Marines at Camp Leatherneck, Afghanistan are busy training the Afghan Army with the skills necessary to provide safety for their citizens. During a nine-week Joint Officers Tactical Leaders course (JOTLC), Afghan Army officers learned land navigation, compass training, land mounted patrol, tactical vehicle driving, patrol offense, defense operations, and tactical mount. "I've acquired many new experiences that I never had before. The class has been very productive," said Afghan Army 2nd Lt. Adbul Ghani. "I am feeling more powerful, and I will be able to make better decisions in the future. I will be a better leader and will be able to help my own soldiers that will work for me." The course culminates in a field training exercise in a simulated village, which is designed as a teaching tool for offensive and defensive combat operation skills.
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DOGS OF WAR: FRIENDS AND SAVIORS OF MARINES IN AFGHANISTAN


A recent security patrol through the Loya Darvishan region of southern Helmand province was no different than the hundreds of others conducted by Lance Cpl. Jarrett Hatley, his improvised explosive device detection dog Blue, and fellow Marines with 3rd Platoon, Lima Company, 3rd Battalion, 3rd Marine Regiment. But Hatley noticed a darker patch of dirt that looked recently disturbed. Halting the patrol, he sent Blue to sniff for explosives. Moments later, the yellow Labrador retriever laid down next to the area, confirming the presence of an IED on the path a dozen men were about to travel. "My dog Blue is pretty much like another Marine, I guess," Hatley said. "He doesn't know he's doing it, but he's protecting all of us. If I have him on a patrol and there's an IED that could hurt us, I know he'll find it."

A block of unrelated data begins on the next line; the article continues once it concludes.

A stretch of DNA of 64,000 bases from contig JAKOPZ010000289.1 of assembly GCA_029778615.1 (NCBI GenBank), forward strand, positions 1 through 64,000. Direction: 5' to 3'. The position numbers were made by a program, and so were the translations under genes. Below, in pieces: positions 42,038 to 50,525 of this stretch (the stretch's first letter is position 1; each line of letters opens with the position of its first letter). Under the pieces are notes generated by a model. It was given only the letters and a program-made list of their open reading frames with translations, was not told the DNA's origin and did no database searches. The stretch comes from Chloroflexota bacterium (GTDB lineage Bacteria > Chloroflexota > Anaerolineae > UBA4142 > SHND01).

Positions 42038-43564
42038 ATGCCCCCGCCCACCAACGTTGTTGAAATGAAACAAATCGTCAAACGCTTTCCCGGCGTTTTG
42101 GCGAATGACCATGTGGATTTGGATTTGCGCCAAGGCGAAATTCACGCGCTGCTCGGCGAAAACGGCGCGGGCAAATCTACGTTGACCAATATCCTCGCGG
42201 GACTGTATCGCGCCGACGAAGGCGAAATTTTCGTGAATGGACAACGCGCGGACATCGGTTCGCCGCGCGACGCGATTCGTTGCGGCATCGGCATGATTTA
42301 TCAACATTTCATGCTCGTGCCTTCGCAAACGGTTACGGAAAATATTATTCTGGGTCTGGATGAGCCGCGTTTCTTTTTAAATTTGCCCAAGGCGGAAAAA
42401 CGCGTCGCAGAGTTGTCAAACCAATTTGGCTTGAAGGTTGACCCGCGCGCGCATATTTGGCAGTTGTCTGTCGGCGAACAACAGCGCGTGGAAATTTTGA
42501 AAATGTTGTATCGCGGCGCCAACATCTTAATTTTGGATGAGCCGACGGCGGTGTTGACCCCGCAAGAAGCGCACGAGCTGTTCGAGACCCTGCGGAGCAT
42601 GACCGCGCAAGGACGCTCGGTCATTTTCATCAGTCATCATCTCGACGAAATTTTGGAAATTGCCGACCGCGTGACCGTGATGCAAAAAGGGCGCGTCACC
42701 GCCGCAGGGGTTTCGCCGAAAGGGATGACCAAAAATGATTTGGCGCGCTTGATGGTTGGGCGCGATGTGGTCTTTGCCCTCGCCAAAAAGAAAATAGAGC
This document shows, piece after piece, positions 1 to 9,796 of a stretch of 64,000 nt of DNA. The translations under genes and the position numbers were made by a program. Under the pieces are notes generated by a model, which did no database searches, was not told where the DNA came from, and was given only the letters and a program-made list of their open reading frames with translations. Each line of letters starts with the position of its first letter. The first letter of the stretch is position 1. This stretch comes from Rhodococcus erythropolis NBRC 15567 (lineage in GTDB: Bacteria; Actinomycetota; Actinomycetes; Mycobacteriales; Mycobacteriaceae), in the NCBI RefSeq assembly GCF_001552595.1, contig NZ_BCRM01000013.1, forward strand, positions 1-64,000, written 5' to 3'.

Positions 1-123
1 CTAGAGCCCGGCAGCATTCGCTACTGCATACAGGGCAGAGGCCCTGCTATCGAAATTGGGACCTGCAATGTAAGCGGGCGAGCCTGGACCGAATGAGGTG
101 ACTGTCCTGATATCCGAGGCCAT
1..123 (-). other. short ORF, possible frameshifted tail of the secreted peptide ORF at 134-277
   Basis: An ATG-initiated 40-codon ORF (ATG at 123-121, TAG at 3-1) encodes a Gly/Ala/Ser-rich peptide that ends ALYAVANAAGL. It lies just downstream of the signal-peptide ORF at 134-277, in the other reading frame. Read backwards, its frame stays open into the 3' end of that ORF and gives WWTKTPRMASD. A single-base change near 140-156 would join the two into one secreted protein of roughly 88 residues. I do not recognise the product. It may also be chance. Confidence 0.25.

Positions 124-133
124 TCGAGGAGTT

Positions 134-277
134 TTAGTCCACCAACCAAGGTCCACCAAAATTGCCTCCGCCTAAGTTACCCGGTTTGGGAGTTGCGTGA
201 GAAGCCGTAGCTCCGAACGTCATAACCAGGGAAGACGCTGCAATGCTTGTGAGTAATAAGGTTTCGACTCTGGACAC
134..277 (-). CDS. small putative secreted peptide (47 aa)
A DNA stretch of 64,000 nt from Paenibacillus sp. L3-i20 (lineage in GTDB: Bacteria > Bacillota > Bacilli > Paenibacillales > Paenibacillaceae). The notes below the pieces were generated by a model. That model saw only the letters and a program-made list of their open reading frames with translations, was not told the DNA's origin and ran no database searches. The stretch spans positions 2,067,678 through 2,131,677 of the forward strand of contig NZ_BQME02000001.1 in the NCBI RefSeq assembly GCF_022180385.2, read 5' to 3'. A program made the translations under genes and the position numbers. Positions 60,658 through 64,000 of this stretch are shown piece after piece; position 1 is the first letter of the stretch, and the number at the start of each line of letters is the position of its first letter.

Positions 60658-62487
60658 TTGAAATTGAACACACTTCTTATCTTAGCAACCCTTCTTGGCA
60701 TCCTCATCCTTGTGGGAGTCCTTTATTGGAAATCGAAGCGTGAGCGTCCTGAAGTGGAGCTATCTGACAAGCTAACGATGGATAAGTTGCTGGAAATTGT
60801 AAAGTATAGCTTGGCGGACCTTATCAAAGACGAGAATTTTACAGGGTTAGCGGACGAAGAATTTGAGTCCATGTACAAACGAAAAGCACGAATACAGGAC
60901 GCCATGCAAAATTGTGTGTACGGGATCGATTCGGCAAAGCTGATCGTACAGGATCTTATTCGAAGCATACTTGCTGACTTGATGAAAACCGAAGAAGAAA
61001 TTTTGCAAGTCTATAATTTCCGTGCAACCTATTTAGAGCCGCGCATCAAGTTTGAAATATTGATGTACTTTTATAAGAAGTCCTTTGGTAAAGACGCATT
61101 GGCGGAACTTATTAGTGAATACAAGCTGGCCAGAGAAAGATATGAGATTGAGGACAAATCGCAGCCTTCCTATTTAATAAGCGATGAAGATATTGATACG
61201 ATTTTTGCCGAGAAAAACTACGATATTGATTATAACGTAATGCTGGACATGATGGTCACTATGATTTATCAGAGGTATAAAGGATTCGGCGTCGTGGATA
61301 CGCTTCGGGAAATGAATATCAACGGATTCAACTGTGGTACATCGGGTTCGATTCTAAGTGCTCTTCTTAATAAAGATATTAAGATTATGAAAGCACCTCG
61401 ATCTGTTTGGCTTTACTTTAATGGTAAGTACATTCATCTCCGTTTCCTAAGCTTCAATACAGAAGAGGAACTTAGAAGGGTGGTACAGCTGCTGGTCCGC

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2/4 MARINES, FAMILIES OVERJOYED AT HOMECOMING


Marines and Sailors with Fox and Golf Companies, 2nd Battalion, 4th Marine Regiment were greeted by wives, husbands, newborns and family members March 27 as they returned from their seven-month deployment to Afghanistan. The homemade signs and American flags were a welcome sight for the Marines. "I've done homecomings and I've done combat homecomings," said Capt. Thaddeus Drake, commanding officer of Golf Company. "But I was just telling my wife that I have never seen anything like this." The Marines were deployed to northern Helmand province where they contributed to local governance and security in support of Operation Enduring Freedom.
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MARINE GENERAL BATTLES CANCER


Lt. Gen. Robert Milstead, deputy commandant of manpower and reserve affairs, was diagnosed with an aggressive form of prostate cancer in January. "The C-word can be intimidating," Milstead said. "The range of options goes from denial to acceptance, and I think I was able to jump pretty quickly up to, "OK, I've got cancer. How am I going to deal with this?'" The general described his diagnosis and recovery during an interview with Marine Corps Times, just weeks after undergoing surgery to remove his prostate, to raise awareness about the benefits of annual physicals and regular screening. "This is a huge fraternity," he said. "You've got a better chance as a man of getting prostate cancer than you do as a female of getting breast cancer. It's not a club I ever wanted to join, but I'm a card-carrying member now."